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New worries on hydrofracking as UT considers lease for drilling

As the Knoxville News Sentinel reported, dozens of residents and property owners attended an open house recently, questioning University of Tennessee officials about a plan by the school to open its land to natural gas drilling.
Under the proposal, the university would lease for drilling its forest land — 8,350 acres in Morgan and Scott counties — to an oil company.
Extraction would entail hydraulic fracturing and royalties from the oil or natural gas produced would finance research by the school on environmental impacts of this new, and controversial, technology.
Cattle farmers whose property adjoins the university land were among those seeking information and reassurance regarding the proposal. “I think we need the energy,” one stated, “but they need to prove that [its extraction] can be done safely.”
Growing concerns among farmers about fracking — in shale regions where drilling is at its height — are not unfounded. Day-to-day operations can be substantially disrupted during well fracking.
As Elizabeth Royte relates from a North Dakota cattle ranch kown for its excellent black Angus beef, 300 trucks haul “fresh water, wastewater, chemicals, drill cuttings and drilling equipment” every day where, before, two vehicles traversed.
A single well requires 2,000 truck trips, from which dust and exhaust fumes choke farmers and animals.
A multitude of chemicals going into air and soil at fracking sites, down every borehole or directly onto land through accidental releases — farmers fear these to be behind illnesses and deaths of their animals.
Seventeen cows died in Louisiana after an hour’s exposure to spilled fracking fluid.
Of 140 cattle exposed to fracking wastewater when an impoundment broke in north central Pennsylvania, some 70 cows died and of 11 calves produced by the remainder, only three survived.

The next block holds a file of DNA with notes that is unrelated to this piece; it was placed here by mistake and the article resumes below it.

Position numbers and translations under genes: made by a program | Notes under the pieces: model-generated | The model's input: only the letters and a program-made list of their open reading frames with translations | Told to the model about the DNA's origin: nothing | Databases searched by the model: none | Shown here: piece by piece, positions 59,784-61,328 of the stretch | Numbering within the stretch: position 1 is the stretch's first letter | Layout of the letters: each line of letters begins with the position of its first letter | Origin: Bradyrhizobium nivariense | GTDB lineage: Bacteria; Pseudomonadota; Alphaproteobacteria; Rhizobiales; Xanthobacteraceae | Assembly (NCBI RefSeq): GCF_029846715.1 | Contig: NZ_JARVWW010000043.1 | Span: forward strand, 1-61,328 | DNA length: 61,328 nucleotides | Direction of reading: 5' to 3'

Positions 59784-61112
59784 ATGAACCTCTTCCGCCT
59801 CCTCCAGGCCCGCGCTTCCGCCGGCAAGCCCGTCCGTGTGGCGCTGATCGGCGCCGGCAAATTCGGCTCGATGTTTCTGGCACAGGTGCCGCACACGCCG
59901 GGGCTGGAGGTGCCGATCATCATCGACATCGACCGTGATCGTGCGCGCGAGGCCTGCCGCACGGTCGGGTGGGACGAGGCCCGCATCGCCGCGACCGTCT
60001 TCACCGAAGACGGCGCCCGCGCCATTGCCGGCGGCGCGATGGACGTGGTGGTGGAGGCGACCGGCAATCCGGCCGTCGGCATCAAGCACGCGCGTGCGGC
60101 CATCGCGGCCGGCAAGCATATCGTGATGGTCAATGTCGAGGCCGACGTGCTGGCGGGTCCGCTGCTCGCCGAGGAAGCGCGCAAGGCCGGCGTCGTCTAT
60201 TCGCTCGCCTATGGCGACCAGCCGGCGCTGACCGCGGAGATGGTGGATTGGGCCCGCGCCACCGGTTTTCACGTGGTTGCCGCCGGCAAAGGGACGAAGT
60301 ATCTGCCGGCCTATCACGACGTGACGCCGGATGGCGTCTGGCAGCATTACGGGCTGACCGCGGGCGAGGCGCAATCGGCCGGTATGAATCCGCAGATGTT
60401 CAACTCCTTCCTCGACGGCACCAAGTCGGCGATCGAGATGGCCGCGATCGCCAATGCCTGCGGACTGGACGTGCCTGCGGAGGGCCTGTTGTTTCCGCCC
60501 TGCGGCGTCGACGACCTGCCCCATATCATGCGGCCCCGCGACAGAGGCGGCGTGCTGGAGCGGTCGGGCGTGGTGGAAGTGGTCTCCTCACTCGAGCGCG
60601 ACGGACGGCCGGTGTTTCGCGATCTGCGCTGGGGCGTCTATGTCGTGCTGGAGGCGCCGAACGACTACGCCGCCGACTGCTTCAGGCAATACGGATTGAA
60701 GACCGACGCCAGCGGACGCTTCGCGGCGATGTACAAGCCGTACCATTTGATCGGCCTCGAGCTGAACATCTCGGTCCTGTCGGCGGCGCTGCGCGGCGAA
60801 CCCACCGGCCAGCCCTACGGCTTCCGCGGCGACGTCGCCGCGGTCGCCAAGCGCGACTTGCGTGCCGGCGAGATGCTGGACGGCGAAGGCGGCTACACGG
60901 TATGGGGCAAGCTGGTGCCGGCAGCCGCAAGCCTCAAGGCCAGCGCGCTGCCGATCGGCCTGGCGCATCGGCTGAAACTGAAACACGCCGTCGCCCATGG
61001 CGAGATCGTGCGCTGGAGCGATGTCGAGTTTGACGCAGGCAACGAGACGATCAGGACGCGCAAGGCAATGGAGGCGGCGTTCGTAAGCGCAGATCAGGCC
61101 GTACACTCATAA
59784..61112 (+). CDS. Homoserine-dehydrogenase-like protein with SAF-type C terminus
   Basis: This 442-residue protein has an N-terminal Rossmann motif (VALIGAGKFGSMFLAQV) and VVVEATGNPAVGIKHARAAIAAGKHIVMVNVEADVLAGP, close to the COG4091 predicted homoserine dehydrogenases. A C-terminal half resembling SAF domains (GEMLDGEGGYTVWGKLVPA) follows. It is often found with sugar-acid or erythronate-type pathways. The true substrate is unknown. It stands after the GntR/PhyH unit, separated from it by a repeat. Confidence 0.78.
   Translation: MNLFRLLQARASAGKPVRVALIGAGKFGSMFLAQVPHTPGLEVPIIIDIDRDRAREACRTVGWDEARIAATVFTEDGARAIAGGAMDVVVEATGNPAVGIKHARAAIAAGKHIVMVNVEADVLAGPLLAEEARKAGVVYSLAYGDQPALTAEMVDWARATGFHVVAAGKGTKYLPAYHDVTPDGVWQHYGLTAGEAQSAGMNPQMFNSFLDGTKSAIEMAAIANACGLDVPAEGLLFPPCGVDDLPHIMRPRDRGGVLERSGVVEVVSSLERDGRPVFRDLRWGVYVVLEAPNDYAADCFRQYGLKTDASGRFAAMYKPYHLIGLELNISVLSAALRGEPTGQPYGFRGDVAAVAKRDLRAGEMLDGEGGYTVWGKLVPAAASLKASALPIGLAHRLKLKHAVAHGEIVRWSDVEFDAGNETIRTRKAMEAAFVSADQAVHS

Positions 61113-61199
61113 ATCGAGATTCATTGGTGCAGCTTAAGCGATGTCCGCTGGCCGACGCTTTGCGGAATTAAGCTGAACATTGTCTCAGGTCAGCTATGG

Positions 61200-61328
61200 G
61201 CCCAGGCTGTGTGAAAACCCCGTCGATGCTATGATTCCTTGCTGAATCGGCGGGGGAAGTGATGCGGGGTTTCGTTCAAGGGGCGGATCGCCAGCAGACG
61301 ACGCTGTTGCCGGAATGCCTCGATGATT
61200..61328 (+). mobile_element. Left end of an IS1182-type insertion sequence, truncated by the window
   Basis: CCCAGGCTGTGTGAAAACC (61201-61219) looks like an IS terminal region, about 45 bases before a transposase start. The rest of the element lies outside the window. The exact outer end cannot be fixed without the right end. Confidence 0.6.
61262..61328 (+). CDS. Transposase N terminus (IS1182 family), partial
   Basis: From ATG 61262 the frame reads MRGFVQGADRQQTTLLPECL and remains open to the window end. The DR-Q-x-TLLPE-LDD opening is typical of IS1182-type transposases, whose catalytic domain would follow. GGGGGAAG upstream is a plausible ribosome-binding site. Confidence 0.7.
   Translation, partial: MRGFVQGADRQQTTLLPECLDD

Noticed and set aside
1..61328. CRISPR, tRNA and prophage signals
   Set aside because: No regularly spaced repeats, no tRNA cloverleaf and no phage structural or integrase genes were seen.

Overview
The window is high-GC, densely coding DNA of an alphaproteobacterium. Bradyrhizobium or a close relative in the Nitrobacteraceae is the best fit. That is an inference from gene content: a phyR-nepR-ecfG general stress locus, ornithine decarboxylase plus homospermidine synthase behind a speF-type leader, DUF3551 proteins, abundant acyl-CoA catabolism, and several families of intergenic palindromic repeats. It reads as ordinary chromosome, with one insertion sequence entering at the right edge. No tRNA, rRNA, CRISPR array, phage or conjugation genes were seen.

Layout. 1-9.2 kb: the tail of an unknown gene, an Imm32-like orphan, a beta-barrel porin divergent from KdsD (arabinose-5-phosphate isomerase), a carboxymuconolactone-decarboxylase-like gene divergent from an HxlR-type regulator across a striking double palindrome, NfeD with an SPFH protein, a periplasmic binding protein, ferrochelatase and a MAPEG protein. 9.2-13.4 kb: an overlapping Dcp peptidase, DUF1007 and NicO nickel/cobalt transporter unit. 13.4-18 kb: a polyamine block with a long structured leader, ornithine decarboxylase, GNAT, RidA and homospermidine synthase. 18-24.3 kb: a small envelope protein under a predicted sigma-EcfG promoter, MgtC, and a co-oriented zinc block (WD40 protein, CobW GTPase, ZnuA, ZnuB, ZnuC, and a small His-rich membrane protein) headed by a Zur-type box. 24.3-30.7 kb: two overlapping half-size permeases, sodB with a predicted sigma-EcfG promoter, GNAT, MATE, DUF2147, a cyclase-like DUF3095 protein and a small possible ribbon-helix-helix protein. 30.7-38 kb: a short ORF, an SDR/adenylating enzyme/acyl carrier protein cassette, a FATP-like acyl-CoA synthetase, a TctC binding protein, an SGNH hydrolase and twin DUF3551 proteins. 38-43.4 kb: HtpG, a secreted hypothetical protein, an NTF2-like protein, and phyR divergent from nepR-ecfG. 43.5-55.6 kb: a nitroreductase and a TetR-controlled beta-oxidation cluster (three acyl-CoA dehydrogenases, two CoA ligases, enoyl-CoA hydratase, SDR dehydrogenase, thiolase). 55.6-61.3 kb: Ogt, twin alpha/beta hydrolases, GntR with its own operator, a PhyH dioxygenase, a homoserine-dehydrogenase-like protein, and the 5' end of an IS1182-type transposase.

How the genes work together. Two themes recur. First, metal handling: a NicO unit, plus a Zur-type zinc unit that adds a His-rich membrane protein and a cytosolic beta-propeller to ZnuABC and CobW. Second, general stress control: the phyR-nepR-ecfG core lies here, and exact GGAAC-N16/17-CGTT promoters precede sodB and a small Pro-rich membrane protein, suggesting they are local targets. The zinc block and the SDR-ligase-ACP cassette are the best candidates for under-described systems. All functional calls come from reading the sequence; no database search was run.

Elsewhere in Pennsylvania, half the calves of cows grazing where fracking chemicals had overflowed onto pastureland were born dead.
In North Dakota, the rancher’s animals became sick — five cows and several cats and two dogs dying — when a drilling well leaked.
After “a $5,000 bull [was put] out of its misery with a bullet,” its liver was found to be full of tunnels and its lungs congested with pneumonia.
Evidence such as this, from heavily fracked regions, is causing increasing concern for farmers, veterinary-medicine scientists and food scientists.
Many of the more than 600 chemicals used in fracking have potential to seriously harm animal and human body systems.
Indirectly, harm could come through plants the animals ingest, different plants being known to take up different compounds — arsenic and uranium, for instance — from soil or water.
It all adds up to some worry about food safety, about whether “animals either tainted or sickened by those chemicals could enter the food chain undetected.”
The announced UT “research into how fracking affects surrounding wildlife, geology and air and water quality” seems useful and timely in light of these emerging concerns.
One must hope, for the public-health implications, that its funding through the oil industry itself will not taint any scientific findings it might reveal.